Veterinary scientists in Chile are testing a contraceptive vaccine for dogs, for use on both male and female pooches, which they say will help reduce the problem of pet over-population. Roselle Chen reports.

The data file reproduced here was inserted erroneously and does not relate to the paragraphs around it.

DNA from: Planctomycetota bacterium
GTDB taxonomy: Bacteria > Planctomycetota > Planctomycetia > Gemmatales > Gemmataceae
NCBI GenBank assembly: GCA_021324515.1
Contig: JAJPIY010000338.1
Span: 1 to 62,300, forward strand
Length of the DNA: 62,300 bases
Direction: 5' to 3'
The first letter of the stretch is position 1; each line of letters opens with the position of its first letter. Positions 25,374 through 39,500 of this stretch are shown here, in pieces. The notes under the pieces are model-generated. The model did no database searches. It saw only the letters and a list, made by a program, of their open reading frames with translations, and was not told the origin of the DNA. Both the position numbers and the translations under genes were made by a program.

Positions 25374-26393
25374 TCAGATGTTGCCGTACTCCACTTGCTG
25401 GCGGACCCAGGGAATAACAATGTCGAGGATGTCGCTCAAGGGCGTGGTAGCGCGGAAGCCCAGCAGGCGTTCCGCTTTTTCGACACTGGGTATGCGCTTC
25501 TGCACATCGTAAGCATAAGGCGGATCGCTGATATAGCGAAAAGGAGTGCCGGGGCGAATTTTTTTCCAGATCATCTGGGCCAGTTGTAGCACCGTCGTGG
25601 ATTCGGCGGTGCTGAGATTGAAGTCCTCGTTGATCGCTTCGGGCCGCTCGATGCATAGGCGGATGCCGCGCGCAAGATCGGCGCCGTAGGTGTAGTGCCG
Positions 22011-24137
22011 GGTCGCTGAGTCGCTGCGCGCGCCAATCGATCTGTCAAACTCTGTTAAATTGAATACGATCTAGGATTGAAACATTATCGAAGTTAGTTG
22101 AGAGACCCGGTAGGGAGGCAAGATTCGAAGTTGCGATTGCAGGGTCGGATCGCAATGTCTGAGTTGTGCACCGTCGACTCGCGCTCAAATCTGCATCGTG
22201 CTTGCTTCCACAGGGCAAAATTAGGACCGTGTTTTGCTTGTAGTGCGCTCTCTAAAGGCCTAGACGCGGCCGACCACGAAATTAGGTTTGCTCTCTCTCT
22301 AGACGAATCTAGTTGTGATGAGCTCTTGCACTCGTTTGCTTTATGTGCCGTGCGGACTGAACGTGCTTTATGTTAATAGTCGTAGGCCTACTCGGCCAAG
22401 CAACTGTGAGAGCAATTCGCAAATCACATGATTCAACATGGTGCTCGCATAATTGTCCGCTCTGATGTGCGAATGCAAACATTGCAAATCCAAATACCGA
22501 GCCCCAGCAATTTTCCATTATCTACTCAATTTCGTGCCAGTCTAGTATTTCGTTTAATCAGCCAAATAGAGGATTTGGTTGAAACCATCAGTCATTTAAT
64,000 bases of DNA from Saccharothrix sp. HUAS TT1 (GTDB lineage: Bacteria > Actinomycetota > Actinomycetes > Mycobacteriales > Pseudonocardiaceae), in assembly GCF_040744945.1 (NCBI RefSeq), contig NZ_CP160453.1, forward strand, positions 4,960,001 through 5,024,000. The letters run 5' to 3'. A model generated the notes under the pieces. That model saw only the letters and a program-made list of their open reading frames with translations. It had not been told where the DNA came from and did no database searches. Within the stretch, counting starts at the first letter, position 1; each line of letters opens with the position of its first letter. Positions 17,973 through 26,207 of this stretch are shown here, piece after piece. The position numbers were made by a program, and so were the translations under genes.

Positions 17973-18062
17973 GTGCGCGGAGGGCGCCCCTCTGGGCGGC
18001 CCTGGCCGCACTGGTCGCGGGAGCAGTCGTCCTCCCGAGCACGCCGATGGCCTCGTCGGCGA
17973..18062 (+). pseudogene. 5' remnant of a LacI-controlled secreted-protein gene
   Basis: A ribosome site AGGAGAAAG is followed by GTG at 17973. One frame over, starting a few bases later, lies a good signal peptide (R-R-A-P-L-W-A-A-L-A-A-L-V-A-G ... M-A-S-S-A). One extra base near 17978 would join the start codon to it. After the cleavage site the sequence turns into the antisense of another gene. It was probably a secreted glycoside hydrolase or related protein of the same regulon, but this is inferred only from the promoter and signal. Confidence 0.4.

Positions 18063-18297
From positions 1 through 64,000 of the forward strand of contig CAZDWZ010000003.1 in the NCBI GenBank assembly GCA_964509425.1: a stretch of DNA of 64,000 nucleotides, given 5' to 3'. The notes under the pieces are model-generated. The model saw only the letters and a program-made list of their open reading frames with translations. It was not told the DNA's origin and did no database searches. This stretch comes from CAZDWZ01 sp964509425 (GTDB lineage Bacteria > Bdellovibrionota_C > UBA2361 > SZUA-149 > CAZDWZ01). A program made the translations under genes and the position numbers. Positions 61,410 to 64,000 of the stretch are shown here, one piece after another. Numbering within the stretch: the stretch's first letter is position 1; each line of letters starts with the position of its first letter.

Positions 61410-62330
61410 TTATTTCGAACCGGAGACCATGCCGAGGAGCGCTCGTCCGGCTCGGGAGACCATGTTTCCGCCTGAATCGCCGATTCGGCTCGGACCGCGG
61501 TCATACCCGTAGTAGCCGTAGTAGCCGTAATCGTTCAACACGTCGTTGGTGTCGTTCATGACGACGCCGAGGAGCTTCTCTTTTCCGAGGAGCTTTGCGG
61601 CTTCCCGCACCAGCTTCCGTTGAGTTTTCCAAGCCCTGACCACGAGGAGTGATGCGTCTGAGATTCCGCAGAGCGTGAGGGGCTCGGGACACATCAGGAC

To help get a handle on Chile's growing dog population, scientists have come up with an inexpensive canine birth control option. Scientists from the University of Chile Veterinary and Livestock Faculty developed a vaccine from an existing formula used to sterilize pigs, as professor Leonardo Saenz explains. (SOUNDBITE) (Spanish) LEONARDO SAENZ, UNIVERSITY OF CHILE VETERINARY AND LIVESTOCK FACULTY, SAYING: "It began in Australia more or less in 1989. What we did was to take the concept of immuno-castration which already existed and we developed and improved for use in domestic animals, mainly in dogs, and to create an alternative for pigs, better than what already exists. The previous one was a vaccine by a pharmaceutical laboratory which needs two doses to take effect. In our case, only one dose is needed for the vaccine to take effect." According to Saenz, the vaccine's effect is similar to that of a surgical castration without needing the resources and subsequent care required by an operation. It's also a reversible measure based on hormonal alterations and has no side effects, unlike other forms of contraception. (SOUNDBITE) (Spanish) LEONARDO SAENZ, UNIVERSITY OF CHILE VETERINARY AND LIVESTOCK FACULTY, SAYING: "Since it is a vaccine which blocks the production of hormones, it does not function as a contraceptive but rather an immuno-castrator. The difference is that contraceptives prevent animals from going on heat. It will still engage in reproductive activity but it will not be able to fertilize. In this case, there are no hormones so there is no activity, there are no gametes so the animal is sterilized as a result of suppressed hormones. As there is a reduction in the hormonal activity, there are no side effects as is the case with hormonal contraceptives on which they put high quantities of contraceptive or hormones which induce alterations in the uterus and can be related to the appearance of some cancers. In this case that does not happen, we block that activity." Veterinary scientists hope the vaccine will help to control the growing canine population in Chile, where surgical castration is only applied in small numbers. They expect the vaccine could be administered to a group three or four times greater than those that undergo surgery. The vaccine has been patented in Chile, Europe and the United States, and is undergoing further tests in controlled conditions.